Next Article in Journal
Multifunctional Adhesives on the Eggs of the Leaf Insect Phyllium philippinicum (Phasmatodea: Phylliidae): Solvent Influence and Biomimetic Implications
Previous Article in Journal
Field Testing of Biohybrid Robotic Jellyfish to Demonstrate Enhanced Swimming Speeds
Font Type:
Arial Georgia Verdana
Font Size:
Aa Aa Aa
Line Spacing:
Column Width:

Whitening Effects of a Novel Oral Care Gel with Biomimetic Hydroxyapatite: A 4-Week Observational Pilot Study

Dental Practice, Mauerstraße 8, 33602 Bielefeld, Germany
Dental Practice, Meinigstraße 29 A, 38667 Bad Harzburg, Germany
Dr. Kurt Wolff GmbH & Co. KG, Research Department, Johanneswerkstr 34–36, 33611 Bielefeld, Germany
Authors to whom correspondence should be addressed.
Biomimetics 2020, 5(4), 65;
Submission received: 2 October 2020 / Revised: 26 October 2020 / Accepted: 18 November 2020 / Published: 24 November 2020


The whitening effects of an oral care gel based on particulate microcrystalline hydroxyapatite, Ca5(PO4)3(OH), were tested in a 4-week observational pilot study. Patients were recruited from two dental practices in Germany. Participants were asked to complete a questionnaire regarding their personal perception of their tooth color and brightness as well as the level of dentin hypersensitivity at the baseline and after 4 weeks of twice daily use of an oral care gel with hydroxyapatite. Data of 25 patients with a mean age of 46 ± 16 years were analyzed. Various subjective whitening parameters showed a tendency to be improved after the 4-week use. Additionally, patients reported that symptoms of dentin hypersensitivity were significantly reduced (p < 0.05, 95% confidence interval (CI): (0.8; 2.4)), and the tooth surface was significantly smoother (p < 0.05, 95% CI: (0.54; 1.6)). In conclusion, microcrystalline hydroxyapatite is a promising whitening agent for oral care formulations and represents a biomimetic alternative to other whitening agents for daily dental care.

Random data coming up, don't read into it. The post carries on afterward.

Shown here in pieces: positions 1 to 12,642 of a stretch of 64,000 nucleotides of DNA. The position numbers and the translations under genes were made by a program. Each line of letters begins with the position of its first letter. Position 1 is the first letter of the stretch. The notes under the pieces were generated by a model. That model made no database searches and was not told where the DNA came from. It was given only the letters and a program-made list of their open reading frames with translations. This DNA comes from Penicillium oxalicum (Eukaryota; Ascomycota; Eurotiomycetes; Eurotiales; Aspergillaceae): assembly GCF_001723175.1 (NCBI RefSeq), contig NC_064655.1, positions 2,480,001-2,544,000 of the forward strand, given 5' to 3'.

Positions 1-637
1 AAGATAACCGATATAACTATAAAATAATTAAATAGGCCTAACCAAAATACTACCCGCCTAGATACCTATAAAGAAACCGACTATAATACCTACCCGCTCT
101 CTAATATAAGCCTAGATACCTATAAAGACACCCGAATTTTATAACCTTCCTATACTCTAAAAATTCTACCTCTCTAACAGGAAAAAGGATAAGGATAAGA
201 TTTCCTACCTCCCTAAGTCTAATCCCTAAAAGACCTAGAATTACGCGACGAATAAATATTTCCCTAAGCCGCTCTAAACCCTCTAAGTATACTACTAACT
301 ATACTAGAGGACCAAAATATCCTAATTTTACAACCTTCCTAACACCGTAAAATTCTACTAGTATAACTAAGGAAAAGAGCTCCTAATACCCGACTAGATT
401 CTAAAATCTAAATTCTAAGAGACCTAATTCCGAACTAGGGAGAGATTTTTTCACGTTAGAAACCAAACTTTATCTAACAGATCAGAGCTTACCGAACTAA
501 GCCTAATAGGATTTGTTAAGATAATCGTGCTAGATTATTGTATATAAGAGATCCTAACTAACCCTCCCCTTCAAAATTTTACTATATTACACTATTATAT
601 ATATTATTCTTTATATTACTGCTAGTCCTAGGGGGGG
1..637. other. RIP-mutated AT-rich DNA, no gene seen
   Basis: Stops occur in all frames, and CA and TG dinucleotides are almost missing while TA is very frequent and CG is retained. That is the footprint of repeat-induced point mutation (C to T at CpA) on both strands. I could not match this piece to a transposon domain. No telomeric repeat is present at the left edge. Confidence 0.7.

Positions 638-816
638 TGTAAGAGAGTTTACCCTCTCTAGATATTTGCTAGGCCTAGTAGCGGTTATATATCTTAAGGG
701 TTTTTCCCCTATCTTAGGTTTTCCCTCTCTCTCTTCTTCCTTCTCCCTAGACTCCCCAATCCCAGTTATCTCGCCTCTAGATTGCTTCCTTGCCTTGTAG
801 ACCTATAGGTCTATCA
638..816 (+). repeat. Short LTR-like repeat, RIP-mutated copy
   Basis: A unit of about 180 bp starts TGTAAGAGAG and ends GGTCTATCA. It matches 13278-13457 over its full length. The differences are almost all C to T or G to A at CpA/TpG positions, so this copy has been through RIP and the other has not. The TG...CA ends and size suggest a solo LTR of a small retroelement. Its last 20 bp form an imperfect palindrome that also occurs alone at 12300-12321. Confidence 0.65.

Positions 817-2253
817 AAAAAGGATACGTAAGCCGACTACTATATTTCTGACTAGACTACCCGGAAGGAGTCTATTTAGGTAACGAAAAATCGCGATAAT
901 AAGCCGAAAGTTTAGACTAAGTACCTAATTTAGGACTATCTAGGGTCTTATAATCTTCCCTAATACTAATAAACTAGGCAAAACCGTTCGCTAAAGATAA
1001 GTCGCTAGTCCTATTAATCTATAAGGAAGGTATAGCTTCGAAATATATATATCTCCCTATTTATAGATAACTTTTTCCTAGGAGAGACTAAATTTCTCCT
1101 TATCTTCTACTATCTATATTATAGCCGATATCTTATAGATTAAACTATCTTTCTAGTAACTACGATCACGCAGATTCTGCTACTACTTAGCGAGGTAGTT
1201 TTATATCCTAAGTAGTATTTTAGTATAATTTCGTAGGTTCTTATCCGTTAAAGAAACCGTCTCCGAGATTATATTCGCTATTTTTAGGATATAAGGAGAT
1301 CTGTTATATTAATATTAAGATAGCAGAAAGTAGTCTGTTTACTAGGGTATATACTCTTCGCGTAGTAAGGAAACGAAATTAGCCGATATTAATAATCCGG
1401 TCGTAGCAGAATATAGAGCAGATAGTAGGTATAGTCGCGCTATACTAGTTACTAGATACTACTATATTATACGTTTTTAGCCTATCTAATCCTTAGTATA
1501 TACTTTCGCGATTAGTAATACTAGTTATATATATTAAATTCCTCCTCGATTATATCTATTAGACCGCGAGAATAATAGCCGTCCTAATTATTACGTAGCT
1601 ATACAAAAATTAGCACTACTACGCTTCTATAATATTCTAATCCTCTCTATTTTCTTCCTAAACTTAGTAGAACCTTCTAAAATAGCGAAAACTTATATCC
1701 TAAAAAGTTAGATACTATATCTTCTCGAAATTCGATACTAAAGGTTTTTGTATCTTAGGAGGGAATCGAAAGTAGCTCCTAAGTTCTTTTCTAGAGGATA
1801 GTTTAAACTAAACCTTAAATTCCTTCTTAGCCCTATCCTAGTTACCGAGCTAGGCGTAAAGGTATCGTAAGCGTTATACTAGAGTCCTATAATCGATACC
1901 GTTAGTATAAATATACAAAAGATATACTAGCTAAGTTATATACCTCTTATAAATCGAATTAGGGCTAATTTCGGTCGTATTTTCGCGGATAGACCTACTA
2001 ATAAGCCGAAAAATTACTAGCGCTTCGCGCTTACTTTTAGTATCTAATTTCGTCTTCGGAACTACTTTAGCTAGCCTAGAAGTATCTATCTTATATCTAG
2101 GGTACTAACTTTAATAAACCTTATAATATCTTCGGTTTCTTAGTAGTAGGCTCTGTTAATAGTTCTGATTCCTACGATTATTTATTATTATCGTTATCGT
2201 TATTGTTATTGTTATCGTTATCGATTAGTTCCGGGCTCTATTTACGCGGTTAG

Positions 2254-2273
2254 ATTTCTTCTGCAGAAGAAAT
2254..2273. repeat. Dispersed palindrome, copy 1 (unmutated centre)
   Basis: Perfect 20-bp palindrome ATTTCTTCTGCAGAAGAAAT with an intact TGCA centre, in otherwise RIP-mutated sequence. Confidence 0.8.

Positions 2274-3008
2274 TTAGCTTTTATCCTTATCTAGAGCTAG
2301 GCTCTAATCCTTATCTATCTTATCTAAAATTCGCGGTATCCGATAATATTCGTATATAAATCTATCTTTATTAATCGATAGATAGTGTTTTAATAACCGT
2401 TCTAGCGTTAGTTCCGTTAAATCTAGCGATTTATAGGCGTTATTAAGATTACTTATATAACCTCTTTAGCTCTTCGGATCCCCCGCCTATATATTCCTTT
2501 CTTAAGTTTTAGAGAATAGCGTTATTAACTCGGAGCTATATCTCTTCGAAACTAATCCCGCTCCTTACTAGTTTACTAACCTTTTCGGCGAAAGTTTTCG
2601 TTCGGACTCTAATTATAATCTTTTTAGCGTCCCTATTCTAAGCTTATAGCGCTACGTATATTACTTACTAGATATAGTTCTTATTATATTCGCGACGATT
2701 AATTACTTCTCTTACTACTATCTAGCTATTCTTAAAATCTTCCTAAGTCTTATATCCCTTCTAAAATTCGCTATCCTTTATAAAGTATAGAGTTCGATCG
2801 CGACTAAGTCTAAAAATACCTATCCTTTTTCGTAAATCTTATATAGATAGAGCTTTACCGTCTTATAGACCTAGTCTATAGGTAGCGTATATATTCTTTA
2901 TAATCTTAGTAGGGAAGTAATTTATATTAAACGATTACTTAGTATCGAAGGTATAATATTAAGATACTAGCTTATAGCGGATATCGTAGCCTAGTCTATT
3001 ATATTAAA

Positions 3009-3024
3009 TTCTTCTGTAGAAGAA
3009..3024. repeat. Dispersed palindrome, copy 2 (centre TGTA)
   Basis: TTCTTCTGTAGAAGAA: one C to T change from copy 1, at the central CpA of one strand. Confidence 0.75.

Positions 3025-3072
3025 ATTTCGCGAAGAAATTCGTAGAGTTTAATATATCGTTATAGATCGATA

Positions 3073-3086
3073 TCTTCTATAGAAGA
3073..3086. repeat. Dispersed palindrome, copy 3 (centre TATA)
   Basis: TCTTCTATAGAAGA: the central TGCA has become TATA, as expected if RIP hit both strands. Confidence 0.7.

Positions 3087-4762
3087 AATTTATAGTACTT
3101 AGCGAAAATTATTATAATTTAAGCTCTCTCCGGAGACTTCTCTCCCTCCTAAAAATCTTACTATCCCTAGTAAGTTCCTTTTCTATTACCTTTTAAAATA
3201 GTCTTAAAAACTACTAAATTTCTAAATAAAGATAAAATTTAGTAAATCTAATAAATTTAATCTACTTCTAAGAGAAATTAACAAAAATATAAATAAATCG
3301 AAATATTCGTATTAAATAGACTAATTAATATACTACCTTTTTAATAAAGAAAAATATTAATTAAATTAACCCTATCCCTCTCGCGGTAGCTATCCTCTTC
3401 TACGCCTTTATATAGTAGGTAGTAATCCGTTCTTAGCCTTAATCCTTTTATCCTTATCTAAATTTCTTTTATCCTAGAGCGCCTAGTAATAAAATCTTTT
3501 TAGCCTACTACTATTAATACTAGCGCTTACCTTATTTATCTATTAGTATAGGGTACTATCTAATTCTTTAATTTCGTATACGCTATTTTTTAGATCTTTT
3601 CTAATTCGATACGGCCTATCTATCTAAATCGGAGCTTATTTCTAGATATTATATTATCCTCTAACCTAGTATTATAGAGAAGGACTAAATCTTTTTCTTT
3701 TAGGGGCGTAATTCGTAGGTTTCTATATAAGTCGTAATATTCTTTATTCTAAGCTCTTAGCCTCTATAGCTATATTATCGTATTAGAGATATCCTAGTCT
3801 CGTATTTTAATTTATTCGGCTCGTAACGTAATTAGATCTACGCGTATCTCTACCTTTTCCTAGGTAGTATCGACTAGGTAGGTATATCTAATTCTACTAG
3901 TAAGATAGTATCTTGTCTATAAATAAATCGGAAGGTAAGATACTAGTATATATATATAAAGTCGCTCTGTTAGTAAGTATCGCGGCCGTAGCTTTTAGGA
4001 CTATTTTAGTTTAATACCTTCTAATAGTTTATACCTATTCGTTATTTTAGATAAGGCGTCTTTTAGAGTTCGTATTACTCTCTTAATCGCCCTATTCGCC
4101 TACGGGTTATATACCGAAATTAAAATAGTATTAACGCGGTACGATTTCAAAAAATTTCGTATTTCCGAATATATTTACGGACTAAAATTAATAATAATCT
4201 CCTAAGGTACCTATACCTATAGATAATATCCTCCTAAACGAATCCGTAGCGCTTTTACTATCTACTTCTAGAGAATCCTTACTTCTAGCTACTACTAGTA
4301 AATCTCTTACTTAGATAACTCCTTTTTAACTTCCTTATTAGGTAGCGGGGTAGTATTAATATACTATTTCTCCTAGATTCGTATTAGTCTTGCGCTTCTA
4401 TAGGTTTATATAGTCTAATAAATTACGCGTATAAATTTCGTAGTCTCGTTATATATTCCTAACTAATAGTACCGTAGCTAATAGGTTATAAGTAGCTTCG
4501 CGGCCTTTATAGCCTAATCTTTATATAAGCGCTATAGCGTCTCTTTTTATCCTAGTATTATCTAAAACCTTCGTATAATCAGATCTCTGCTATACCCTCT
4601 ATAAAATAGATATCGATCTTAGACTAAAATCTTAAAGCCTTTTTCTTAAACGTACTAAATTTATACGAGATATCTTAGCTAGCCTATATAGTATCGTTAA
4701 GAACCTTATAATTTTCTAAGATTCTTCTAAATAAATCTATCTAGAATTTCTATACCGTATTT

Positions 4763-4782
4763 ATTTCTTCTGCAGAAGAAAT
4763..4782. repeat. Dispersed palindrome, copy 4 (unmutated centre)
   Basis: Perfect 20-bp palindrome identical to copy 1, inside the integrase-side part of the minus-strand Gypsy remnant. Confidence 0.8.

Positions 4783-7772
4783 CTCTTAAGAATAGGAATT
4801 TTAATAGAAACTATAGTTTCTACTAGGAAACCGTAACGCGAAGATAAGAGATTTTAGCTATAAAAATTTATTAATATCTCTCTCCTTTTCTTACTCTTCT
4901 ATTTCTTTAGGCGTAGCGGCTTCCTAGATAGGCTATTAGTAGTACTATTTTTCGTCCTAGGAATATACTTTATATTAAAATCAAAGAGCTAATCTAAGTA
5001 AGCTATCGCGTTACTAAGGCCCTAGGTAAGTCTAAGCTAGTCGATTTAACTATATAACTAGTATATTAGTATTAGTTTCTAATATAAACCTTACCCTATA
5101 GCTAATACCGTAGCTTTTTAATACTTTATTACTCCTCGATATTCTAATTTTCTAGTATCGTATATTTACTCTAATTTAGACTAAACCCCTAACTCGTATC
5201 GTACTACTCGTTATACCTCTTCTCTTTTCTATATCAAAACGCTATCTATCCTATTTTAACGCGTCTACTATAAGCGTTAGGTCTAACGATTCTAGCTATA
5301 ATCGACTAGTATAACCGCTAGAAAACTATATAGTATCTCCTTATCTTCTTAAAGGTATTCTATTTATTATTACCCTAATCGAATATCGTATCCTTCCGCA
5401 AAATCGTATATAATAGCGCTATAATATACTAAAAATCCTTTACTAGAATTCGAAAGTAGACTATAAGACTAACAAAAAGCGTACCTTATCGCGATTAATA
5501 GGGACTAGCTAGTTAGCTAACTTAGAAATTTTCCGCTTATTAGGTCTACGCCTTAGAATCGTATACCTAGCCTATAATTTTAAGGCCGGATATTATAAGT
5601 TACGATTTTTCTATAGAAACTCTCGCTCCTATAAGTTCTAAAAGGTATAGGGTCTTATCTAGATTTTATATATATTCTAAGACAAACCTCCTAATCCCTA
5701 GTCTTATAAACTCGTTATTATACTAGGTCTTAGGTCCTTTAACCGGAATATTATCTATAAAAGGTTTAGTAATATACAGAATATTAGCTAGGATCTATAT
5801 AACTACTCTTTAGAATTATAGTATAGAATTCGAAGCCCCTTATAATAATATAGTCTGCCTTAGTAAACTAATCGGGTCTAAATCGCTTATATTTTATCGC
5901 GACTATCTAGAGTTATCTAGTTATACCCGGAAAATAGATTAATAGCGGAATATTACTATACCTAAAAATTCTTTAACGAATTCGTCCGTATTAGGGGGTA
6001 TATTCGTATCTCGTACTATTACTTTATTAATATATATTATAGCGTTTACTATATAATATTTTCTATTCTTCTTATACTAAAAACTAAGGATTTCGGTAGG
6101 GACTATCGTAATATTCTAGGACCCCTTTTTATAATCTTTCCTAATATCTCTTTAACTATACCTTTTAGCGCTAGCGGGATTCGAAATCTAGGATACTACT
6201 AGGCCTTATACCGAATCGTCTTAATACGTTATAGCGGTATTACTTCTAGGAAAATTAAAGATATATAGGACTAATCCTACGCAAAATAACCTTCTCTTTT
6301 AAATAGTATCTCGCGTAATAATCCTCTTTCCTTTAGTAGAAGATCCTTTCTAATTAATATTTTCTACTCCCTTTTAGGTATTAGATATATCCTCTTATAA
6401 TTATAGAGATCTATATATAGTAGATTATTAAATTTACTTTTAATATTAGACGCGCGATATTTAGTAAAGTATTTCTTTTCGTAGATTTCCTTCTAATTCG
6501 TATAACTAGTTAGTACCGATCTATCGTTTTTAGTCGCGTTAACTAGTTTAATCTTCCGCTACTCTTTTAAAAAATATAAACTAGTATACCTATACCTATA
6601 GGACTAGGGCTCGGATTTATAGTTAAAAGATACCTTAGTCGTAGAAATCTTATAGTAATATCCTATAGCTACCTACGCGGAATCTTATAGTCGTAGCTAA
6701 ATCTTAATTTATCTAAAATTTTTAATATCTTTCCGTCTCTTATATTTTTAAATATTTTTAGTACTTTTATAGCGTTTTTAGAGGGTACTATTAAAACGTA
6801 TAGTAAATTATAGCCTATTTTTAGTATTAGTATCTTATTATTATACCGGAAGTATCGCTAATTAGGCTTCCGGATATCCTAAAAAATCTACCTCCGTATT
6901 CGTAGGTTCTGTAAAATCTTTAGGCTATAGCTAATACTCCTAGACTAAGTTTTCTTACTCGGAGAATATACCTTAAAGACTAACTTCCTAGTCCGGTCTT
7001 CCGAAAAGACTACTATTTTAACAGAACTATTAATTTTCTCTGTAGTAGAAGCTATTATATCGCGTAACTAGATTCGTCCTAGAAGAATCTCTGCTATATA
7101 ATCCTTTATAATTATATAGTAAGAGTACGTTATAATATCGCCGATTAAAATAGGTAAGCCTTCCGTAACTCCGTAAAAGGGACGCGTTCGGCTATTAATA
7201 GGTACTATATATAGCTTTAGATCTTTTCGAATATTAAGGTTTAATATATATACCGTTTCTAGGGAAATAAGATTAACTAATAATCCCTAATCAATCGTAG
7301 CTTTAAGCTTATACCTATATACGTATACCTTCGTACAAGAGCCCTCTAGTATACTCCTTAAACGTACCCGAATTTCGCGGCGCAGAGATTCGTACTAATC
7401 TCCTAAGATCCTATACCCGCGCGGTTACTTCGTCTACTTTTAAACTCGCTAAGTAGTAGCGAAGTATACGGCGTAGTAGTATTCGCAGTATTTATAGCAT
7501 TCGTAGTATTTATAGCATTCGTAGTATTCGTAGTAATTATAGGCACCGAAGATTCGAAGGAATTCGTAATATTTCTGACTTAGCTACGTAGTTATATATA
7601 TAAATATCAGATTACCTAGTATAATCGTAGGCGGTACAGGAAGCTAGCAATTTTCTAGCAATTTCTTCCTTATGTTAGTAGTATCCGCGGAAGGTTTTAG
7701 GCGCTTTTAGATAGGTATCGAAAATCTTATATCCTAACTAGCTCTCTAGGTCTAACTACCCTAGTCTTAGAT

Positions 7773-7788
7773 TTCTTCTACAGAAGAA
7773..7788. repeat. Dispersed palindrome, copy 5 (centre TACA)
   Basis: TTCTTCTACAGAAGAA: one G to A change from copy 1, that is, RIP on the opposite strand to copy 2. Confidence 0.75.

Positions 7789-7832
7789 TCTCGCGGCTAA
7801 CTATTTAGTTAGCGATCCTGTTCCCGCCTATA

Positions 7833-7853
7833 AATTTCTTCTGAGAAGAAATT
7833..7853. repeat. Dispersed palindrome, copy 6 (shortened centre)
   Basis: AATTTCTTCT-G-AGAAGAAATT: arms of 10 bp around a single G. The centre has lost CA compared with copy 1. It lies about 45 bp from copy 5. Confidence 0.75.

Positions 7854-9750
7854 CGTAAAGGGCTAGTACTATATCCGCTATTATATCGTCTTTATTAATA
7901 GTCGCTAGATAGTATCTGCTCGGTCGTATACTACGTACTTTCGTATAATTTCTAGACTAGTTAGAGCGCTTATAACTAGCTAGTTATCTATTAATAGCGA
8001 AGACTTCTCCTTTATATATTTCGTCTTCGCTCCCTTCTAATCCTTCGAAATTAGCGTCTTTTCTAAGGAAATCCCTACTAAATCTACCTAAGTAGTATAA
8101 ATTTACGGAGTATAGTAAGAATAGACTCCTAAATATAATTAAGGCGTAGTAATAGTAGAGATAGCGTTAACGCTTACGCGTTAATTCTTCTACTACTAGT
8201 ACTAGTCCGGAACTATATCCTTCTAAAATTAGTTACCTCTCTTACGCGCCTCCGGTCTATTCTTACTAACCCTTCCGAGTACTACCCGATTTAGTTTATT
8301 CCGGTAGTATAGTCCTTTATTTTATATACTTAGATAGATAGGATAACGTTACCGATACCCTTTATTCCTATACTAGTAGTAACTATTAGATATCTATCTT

1. Introduction

Particulate hydroxyapatite, Ca5(PO4)3(OH), is a multifunctional biomimetic active ingredient used in preventive oral health care [1,2,3,4,5,6], and has a wide range of applications in this field. Specifically, it has been shown to remineralize both enamel and dentin, prevent caries [2,5,7,8,9,10,11,12], reduce bacterial colonization on teeth and dental surfaces [1,13], improve periodontal health [1,4,13,14,15], and improve symptoms associated with dentin hypersensitivity [3,16,17]. An important advantage of hydroxyapatite compared to other active ingredients in preventive oral health care is its high biocompatibility as it has no side effects when used in daily oral care [6,18,19,20,21].